‘LOW-GRADE, CONSTANT TERROR’
Rob Porter’s Ex-Wife Warns Hope Hicks: He’ll Abuse You Next
Jennie Willoughby told Anderson Cooper that she does not think her ex-husband has changed since their marriage and that ‘if he hasn’t already been abusive with Hope, he will be.’
The second wife of a disgraced former White House aide said on Thursday that she doesn’t think he has changed since the end of their marriage and warned his current girlfriend, White House Communications Director Hope Hicks, that “if he hasn’t already been abusive with Hope, he will be.”
In a lengthy interview with CNN’s Anderson Cooper, Jennie Willoughby said that while she initially had no intention of publicly detailing her marriage to former White House staff secretary Rob Porter, she felt compelled “to share my experience with other people and talk about the shame and the guilt that’s associated with it—and also the strength and resilience.”
Porter resigned on Wednesday after allegations surfaced that he had abused both Willoughby and his first wife, Colbie Holderness, during their marriages. In a statement, Porter said the “outrageous allegations are simply false,” calling accusations of physical and emotional violence a “coordinated smear campaign.”
“This is a troubled man with issues that needs help,” Willoughby said of her former husband, who she said began verbally abusing her within the first two weeks of their marriage in 2009. “It was a low-grade, constant terror of not knowing what I might do to set something off—what mood he would have.”
Willoughby expressed frustration that White House chief of staff John Kelly and White House press secretary Sarah Huckabee Sanders had initially defended Porter after the publication of Willoughby’s accusations in the Daily Mail on Tuesday. In a statement, Kelly called Porter “a man of true integrity and honor”—a statement may have come to regret after The Intercept published photographs of Holderness with a black eye, taken after he allegedly punched her during a vacation in 2005.
Asked to pinpoint when Kelly had first learned that a top aide to the president had been accused of domestic violence by multiple former spouses, White House spokesman Raj Shah on Thursday refused to say.
“I wish that my interview had been enough,” Willoughby said.
Seeing the photos of Holderness, Willoughby said, made her feel lucky “that the abuse I endured wasn’t like that.”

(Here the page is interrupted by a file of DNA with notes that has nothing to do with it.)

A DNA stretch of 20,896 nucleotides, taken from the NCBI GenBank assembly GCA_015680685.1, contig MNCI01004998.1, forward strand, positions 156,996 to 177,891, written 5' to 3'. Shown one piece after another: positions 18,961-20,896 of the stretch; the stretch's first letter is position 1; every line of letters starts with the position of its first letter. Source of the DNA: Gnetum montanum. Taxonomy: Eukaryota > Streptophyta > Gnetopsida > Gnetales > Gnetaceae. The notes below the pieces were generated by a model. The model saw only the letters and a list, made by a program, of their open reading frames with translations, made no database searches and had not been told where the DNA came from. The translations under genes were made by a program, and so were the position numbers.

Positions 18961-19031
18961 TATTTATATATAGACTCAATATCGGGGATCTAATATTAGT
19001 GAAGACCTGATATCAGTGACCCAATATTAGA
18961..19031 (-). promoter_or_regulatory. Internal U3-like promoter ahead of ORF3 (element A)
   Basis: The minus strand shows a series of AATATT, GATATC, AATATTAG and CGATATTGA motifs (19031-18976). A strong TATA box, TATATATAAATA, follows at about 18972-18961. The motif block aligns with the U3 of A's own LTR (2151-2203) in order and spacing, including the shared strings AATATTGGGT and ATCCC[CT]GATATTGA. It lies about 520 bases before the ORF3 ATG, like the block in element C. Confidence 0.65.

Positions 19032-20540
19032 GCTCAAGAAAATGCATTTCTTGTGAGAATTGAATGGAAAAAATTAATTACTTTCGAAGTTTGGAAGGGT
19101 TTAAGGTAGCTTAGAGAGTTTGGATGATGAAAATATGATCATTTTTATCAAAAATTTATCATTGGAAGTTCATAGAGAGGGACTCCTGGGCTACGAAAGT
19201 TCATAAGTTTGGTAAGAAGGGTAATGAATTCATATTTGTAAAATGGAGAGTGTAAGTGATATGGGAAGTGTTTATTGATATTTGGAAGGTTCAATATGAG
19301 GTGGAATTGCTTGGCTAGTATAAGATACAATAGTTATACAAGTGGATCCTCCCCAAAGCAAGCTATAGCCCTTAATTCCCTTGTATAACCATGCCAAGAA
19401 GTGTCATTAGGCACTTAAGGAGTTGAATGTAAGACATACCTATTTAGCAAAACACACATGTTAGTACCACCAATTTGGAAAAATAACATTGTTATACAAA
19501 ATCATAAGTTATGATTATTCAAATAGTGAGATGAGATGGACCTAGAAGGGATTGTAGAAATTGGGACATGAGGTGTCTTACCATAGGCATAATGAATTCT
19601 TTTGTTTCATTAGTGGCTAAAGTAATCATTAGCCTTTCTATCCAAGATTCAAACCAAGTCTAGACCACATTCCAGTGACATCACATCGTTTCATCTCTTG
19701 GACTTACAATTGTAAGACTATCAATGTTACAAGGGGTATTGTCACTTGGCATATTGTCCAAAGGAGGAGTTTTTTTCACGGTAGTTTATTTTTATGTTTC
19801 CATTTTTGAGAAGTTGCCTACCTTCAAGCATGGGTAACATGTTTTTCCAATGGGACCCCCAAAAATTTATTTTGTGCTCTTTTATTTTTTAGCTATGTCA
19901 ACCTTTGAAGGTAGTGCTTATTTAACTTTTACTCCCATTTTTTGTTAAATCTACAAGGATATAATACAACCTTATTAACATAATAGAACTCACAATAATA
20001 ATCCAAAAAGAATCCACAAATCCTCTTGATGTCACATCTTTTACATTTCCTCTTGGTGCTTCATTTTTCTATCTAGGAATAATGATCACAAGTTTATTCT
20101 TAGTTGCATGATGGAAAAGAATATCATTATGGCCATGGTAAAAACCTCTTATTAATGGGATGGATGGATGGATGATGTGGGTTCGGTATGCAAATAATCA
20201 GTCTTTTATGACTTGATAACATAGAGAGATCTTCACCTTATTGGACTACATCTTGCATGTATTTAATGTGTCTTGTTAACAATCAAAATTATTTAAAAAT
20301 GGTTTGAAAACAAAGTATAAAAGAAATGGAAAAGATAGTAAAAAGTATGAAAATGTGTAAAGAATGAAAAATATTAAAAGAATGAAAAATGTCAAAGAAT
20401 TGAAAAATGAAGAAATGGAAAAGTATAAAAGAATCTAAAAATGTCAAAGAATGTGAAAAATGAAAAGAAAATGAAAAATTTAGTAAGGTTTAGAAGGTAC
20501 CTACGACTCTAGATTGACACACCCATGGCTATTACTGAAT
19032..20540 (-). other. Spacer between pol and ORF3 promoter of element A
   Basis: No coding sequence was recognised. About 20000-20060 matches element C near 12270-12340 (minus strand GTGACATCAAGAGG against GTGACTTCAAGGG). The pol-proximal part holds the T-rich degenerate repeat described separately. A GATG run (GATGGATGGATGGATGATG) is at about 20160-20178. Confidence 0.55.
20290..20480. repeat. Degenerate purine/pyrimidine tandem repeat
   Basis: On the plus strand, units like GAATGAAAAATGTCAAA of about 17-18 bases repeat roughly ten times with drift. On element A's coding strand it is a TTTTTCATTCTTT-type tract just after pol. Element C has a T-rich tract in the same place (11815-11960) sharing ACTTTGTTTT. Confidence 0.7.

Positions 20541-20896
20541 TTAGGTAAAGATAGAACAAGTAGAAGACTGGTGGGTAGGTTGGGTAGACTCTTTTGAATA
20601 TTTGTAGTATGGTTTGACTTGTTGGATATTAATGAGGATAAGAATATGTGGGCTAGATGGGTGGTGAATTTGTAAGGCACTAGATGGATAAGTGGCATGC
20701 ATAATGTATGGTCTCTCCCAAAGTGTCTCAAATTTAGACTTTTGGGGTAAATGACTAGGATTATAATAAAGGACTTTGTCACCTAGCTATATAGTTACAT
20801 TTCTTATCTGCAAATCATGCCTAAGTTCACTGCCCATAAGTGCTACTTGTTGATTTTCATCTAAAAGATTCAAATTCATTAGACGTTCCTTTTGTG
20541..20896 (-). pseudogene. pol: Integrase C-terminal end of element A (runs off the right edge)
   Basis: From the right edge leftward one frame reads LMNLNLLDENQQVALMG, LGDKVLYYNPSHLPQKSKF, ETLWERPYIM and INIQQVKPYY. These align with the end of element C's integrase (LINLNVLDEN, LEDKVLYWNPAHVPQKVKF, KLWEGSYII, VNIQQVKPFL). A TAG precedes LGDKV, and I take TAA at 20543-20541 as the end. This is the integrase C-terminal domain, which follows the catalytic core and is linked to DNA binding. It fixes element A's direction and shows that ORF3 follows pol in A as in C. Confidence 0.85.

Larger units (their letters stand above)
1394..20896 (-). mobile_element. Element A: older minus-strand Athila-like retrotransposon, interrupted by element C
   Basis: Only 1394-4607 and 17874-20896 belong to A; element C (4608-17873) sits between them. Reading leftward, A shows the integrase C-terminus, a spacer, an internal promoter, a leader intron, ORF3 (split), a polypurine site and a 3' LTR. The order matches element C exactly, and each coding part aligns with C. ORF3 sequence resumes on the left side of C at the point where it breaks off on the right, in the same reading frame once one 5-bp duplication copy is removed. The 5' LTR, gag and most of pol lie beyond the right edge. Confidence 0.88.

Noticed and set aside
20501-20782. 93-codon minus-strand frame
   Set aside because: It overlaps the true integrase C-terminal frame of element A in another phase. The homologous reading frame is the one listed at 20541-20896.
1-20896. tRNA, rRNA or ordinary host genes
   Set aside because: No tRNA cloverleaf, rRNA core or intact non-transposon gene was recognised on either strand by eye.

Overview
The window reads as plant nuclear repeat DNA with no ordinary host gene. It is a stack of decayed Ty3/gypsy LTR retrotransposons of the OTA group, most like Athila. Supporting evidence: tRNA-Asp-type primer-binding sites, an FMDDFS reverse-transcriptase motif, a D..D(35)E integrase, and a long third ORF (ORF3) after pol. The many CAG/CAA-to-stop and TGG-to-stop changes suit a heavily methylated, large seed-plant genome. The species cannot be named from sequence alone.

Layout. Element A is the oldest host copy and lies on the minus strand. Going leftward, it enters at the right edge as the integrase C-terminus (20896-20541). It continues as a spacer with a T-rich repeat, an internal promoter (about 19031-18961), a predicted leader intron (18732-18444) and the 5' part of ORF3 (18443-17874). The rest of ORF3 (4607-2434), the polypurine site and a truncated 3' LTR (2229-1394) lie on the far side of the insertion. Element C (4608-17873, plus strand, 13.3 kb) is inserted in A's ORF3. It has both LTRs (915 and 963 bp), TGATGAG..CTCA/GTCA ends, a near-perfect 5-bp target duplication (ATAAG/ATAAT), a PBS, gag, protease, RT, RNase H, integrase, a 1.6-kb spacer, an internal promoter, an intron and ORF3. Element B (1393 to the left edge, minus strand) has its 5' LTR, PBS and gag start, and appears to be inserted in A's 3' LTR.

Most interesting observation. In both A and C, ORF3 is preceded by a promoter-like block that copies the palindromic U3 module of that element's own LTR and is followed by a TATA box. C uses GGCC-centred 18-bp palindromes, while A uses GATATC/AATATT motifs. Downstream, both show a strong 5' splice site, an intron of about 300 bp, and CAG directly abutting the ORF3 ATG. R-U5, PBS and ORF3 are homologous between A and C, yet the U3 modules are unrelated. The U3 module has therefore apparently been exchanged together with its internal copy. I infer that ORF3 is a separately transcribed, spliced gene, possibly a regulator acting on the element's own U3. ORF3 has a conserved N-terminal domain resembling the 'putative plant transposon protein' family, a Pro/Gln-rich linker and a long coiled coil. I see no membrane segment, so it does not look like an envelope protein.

After Porter refused to leave the home she was staying in during their separation, Willoughby said, he punched in the glass on the front door, prompting her to call the police. “I didn’t know what he would do next,” she said. “Even in that moment—I didn’t realize the extent of what I was dealing with.”
On another occasion, following an argument “where we were both yelling in each other’s face, which unfortunately had become the norm in our marriage,” Willoughby said Porter “came to the shower and opened the door and pulled me out to continue yelling at me.”
“I think up until that moment, I didn’t realize that I was in an abusive marriage,” Willoughby said, growing emotional. “That I was with a man who was capable of something like that.”
“He’s deeply troubled, and angry, and violent.”
The couple divorced in 2013.
Willoughby also said that in February 2016, she had been contacted on Facebook by a third woman, who was dating Porter at the time and said she was experiencing similar abuse. “She was in a relationship with Rob, she had been for several years, and was experiencing abuse and feeling crazy,” Willoughby said. “She wanted to know if she was. ‘Am I alone? Am I crazy?’ I think were her exact questions.”
After the publication of the photograph of Holderness’ black eye, CNN reported that numerous senior White House aides, including Kelly, had known for months about Porter’s history with women—in part because both women had told the FBI about the abuse during the screening process for Porter’s security clearance in 2017. Porter, who as staff secretary was responsible for managing the paper flow to the president, was never granted a full security clearance.
Asked whether she felt Porter should have been allowed to work in the White House with his marital history, Willoughby said the question needed to be broadened to every workplace, in every industry.
“We need to have a conversation that anyone who is manipulative or abusive of power or abusive in any way is held accountable, regardless of what they contribute,” Willoughby said.
Willoughby said that, in advance of the publication of stories detailing his alleged abuse of his first wife, Porter asked her to “downplay” the abuse she endured in their marriage.
Cooper noted that Porter is currently dating Hicks, the longest-serving senior aide in President Trump’s orbit, and asked Willoughby if she was worried about Hicks.
“It worries me for a lot of reasons,” Willoughby said. “If he hasn’t already been abusive with Hope, he will be.”